ZIMBABWE – President Robert Mugabe’s government insists it still has “no answers” for what happened to an activist who’s been missing since March, fending off accusations the authorities masterminded his disappearance.
Cape Town – Zimbabwe’s main opposition party, the Movement for Democratic Change (MDC), says Zimbabweans should not expect “anything meaningful” to come out of President Robert Mugabe‘s state of the nation address (Sona) scheduled for Tuesday.
In a statement sent to News24, the MDC said Mugabe, 91, won’t proffer any sustainable solutions to the country’s economic and political crisis.
“It would be unwise for the poverty-stricken and politically downtrodden people of Zimbabwe to expect anything meaningful and workable to come out of Mugabe’s Sona,” the statement reads.
Tuesday’s Sona will be Mugabe’s first since 2007, when the Zimbabwe dollar crashed to record lows while inflation figures shot through the roof, according to News Day.
His address this week comes amid pressure for his government to halt the country’s economic crisis which continues to spiral out of control.
The veteran leader’s administration is expected to turn around the economy and stop the current job cuts, which have seen at least 20 000 workers losing their livelihoods in the past few weeks.
The country’s latest wave of job losses came as a result of a Supreme Court ruling on July 17 that gave employers the leeway to terminate job contracts by giving employees just three months’ notice.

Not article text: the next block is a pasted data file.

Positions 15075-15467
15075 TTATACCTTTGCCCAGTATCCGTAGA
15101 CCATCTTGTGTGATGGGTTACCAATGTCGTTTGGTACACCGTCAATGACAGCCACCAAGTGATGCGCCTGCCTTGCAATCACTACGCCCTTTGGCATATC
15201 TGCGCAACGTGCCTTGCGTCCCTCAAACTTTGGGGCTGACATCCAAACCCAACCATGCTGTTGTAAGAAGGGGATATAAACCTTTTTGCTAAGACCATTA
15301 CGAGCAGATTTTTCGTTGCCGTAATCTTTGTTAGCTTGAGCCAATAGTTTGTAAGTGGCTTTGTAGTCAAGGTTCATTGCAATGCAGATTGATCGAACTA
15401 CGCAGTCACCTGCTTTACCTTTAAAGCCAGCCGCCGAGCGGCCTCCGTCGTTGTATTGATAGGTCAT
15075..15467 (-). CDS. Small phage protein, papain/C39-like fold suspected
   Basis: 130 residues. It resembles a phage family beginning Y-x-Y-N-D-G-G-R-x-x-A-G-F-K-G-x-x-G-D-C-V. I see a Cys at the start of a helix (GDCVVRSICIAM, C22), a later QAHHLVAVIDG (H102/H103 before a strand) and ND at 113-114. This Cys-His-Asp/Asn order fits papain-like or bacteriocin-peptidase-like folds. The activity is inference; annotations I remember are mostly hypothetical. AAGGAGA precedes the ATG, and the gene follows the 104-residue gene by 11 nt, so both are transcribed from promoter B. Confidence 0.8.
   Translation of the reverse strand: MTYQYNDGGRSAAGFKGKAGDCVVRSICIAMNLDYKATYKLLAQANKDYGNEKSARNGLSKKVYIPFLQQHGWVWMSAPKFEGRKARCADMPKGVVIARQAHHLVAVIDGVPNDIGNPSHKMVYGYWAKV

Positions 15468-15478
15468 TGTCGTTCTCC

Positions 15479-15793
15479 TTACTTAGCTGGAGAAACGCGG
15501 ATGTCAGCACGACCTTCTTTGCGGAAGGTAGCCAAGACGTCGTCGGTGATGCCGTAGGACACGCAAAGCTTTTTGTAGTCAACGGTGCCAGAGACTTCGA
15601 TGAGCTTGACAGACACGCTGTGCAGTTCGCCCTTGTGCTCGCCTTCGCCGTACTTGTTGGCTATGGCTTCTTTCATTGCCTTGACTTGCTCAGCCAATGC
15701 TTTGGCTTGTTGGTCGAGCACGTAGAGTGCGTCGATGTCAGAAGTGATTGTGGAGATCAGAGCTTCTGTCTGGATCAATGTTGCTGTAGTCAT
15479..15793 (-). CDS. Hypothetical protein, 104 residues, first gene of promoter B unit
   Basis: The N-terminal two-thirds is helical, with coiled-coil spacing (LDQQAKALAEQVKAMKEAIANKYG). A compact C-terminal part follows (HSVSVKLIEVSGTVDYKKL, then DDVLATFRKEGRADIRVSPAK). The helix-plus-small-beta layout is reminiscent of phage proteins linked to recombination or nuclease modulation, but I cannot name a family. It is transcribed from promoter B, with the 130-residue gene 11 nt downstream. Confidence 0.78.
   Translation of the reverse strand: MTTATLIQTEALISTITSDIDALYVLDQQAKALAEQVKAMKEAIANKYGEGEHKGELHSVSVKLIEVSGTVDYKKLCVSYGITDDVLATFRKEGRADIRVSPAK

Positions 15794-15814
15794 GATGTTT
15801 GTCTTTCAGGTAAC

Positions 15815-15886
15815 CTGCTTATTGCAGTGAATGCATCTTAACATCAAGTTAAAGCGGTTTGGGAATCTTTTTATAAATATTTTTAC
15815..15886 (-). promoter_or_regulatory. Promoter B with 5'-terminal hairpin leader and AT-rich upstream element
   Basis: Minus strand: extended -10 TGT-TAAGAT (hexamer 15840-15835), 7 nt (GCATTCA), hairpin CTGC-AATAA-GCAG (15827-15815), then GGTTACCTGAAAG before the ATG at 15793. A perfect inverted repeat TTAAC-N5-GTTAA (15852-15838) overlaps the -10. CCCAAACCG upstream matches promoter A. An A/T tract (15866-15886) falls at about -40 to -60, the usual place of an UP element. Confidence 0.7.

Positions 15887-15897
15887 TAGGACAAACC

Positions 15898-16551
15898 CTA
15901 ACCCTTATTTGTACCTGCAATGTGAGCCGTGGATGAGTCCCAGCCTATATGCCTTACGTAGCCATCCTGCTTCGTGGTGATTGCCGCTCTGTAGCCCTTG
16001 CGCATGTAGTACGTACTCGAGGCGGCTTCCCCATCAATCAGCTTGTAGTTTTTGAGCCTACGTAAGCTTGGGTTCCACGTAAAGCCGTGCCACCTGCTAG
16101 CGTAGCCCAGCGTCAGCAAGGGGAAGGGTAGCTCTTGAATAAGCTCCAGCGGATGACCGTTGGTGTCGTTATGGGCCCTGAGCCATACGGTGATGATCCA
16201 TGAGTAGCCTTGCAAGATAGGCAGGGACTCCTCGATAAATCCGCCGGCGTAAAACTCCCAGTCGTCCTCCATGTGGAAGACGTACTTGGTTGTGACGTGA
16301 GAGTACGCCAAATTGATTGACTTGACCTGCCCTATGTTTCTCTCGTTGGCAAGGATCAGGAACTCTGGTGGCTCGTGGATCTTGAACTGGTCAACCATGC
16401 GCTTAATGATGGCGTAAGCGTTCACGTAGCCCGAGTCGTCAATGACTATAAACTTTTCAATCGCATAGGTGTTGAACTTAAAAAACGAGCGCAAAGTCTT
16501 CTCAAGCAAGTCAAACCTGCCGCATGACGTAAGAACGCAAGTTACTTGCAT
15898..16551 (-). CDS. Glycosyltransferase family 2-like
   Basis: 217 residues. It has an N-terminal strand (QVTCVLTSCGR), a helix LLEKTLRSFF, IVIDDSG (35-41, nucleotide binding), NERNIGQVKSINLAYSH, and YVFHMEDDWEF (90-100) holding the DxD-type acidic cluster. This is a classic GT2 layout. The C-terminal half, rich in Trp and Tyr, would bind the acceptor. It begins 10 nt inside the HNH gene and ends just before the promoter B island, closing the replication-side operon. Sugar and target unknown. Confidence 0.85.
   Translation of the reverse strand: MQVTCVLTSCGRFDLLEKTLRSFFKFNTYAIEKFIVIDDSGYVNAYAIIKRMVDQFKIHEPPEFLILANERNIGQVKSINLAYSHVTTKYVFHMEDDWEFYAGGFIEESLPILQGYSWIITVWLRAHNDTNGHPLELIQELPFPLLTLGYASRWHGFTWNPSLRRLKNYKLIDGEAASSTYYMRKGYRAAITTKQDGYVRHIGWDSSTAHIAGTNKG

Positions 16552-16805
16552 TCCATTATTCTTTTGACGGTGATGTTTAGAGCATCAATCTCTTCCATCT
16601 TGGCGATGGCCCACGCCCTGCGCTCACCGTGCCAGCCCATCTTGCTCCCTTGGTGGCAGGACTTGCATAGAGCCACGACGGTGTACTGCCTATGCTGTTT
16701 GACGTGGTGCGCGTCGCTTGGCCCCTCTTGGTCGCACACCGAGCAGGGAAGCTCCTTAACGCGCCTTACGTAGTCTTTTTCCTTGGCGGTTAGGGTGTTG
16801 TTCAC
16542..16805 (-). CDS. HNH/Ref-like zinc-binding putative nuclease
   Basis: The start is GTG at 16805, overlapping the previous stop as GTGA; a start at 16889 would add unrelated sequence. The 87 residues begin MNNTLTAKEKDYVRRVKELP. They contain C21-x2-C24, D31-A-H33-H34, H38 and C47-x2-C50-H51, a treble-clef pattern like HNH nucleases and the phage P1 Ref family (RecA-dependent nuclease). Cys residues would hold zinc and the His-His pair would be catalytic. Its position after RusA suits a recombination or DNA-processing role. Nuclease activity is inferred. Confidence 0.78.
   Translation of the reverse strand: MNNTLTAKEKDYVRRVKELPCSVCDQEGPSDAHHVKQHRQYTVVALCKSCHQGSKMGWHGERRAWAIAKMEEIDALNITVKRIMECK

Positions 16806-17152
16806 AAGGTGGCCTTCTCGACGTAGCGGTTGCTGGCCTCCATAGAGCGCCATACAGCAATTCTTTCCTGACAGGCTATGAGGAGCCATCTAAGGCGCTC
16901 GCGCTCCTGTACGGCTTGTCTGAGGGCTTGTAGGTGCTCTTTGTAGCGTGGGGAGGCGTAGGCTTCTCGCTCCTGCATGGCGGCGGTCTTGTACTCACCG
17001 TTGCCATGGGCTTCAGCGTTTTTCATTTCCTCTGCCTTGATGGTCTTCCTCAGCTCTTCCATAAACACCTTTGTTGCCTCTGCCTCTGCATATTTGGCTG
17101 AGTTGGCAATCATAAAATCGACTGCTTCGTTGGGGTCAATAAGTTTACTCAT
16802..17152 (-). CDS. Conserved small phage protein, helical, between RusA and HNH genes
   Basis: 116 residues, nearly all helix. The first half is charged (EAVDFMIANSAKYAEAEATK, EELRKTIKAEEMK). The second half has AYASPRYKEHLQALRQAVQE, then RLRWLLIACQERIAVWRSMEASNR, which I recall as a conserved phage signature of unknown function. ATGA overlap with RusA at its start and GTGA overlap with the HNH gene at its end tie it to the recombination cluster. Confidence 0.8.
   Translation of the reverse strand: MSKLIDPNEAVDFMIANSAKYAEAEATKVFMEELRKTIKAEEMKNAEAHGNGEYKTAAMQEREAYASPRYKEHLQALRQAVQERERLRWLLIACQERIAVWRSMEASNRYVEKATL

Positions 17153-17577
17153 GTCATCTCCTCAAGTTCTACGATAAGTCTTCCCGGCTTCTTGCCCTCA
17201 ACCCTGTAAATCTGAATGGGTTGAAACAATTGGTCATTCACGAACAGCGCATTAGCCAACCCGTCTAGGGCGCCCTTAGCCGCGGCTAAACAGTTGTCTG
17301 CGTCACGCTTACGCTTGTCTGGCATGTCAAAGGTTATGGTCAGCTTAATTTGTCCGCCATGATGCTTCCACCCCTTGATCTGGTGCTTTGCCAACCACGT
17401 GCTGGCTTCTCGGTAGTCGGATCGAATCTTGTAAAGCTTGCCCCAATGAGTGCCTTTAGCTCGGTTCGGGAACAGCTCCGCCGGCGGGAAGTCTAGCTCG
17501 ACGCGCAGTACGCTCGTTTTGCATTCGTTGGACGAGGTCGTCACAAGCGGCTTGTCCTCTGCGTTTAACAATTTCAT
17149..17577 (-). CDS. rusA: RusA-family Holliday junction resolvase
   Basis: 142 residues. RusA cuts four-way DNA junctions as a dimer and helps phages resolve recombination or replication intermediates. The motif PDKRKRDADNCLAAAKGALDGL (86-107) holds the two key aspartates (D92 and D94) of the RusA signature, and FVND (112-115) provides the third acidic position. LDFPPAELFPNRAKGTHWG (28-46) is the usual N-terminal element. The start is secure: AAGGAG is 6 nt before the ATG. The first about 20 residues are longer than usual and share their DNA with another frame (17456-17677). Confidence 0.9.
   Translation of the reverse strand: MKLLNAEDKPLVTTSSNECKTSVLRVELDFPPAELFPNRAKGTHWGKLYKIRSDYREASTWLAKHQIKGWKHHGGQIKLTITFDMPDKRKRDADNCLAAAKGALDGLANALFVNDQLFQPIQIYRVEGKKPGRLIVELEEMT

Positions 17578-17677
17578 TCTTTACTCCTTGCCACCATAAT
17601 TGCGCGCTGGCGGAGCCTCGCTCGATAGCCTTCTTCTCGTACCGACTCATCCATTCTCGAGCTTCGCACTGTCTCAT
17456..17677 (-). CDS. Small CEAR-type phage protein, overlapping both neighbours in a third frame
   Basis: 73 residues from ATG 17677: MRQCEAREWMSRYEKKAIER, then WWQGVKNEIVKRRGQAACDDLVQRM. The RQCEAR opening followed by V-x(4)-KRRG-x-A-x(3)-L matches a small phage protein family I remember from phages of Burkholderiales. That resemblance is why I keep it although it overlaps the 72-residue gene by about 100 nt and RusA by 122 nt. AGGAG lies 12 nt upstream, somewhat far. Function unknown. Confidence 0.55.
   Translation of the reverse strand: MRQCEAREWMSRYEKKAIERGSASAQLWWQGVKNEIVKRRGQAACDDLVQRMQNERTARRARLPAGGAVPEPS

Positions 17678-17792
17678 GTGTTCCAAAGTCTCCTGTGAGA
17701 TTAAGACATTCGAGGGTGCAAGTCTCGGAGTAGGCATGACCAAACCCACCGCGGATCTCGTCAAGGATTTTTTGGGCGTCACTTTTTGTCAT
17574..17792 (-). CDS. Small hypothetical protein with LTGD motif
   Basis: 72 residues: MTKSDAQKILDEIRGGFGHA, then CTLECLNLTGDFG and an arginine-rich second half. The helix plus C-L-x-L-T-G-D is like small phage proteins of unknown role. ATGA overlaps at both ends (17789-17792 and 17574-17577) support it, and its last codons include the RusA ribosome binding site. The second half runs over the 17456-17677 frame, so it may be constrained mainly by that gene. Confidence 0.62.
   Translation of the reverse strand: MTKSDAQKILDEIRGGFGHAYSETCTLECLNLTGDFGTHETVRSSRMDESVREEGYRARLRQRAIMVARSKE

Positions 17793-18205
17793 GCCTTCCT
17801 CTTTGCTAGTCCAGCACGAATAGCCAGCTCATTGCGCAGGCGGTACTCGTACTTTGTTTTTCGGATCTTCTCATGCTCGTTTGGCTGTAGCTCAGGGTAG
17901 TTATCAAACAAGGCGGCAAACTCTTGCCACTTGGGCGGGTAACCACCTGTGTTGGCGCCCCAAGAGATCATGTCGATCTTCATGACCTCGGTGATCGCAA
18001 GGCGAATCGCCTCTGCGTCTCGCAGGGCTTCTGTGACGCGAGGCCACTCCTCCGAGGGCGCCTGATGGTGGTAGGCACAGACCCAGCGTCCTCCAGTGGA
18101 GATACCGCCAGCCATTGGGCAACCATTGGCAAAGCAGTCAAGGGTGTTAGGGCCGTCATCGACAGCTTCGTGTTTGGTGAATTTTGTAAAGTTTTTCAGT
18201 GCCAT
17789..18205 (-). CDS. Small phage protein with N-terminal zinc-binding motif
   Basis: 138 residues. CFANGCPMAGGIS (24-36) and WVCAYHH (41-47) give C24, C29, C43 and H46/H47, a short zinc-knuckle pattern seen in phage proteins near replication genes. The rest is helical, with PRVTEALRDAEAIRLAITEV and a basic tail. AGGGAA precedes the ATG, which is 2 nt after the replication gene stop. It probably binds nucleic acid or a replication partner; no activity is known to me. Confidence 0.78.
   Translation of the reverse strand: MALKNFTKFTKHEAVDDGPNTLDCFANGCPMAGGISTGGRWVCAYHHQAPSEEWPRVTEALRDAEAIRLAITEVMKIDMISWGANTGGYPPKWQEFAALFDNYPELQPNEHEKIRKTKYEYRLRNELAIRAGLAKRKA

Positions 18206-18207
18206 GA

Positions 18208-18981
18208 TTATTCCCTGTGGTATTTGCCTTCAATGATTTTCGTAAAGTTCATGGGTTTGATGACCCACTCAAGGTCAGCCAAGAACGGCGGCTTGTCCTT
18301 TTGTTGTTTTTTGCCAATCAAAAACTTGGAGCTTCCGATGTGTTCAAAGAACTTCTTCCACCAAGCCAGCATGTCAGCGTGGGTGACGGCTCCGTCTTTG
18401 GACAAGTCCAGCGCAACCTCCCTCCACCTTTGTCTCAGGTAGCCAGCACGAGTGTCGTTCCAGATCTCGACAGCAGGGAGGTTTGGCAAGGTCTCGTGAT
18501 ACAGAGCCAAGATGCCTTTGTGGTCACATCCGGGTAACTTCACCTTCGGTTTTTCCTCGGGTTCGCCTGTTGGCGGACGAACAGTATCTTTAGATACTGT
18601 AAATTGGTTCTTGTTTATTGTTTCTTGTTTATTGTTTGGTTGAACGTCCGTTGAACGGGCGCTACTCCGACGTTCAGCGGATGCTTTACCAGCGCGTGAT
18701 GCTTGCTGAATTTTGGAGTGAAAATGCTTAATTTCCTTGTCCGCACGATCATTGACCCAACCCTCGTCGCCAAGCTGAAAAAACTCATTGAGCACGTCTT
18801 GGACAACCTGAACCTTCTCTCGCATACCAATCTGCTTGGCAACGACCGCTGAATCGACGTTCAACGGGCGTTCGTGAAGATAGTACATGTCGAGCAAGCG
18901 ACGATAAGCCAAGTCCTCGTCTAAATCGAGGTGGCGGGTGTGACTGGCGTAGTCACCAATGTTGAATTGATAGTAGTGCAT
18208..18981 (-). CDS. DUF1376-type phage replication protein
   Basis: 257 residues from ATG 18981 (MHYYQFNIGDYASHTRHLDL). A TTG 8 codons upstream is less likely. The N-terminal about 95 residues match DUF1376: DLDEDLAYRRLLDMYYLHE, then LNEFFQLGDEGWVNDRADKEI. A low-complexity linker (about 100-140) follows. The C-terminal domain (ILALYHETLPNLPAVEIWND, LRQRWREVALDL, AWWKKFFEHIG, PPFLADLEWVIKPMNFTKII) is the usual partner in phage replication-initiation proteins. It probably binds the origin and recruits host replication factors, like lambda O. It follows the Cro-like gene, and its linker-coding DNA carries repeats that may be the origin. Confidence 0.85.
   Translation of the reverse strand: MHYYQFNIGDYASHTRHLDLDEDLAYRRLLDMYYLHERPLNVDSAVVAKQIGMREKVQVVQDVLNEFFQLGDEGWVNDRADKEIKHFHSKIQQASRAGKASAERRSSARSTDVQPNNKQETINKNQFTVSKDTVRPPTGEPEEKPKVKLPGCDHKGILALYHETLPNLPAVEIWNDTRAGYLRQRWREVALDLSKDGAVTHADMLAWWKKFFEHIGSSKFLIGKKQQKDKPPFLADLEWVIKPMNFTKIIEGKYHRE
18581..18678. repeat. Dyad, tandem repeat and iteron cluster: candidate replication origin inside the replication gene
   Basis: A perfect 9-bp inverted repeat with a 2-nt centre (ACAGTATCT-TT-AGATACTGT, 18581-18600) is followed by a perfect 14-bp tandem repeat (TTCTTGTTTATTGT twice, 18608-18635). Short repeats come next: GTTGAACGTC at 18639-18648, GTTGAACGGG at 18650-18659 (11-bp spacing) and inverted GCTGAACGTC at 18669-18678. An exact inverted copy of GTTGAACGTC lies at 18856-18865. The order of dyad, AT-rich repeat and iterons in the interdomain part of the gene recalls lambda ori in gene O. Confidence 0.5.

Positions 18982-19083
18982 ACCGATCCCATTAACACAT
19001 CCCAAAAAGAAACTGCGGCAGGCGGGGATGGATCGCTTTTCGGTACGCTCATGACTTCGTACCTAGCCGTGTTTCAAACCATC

Mugabe’s government has, however, since started the process of rectifying the law, with a bill passed in parliament last week that made it harder for employers to fire workers. Mugabe was expected to sign the bill into law soon.
Many are expecting Mugabe’s address to focus on issues like the economy, labour issues and the political situation. The MDC, however, maintained the nation should not expect too much from his speech.
“We are dealing with a tired and sickly old man who has clearly seen better days in his political life. As such the nation should expect the same old, tired, and recycled story of [the] so called regime change agents working in cahoots with Western imperialists in order to force the collapse of the Zanu-PF government,” the statement said.
The MDC said since Mugabe and his ruling Zanu-PF party won the country’s disputed elections in 2013, the country’s economic fortunes continue to deteriorate.
“Since [then] … no less than 150 000 workers have since lost their jobs as several companies and industries continue to close down, downsize or simply terminate employment contracts of thousands of desperate workers.”
Zimbabwean company closures have intensified over the past years owing to liquidity problems, and foreign investment has virtually dried up amid Mugabe’s controversial indigenisation programme.
The MDC claimed Mugabe’s government was “completely unable to lead Zimbabwe out of the prevailing economic decay and financial doldrums”.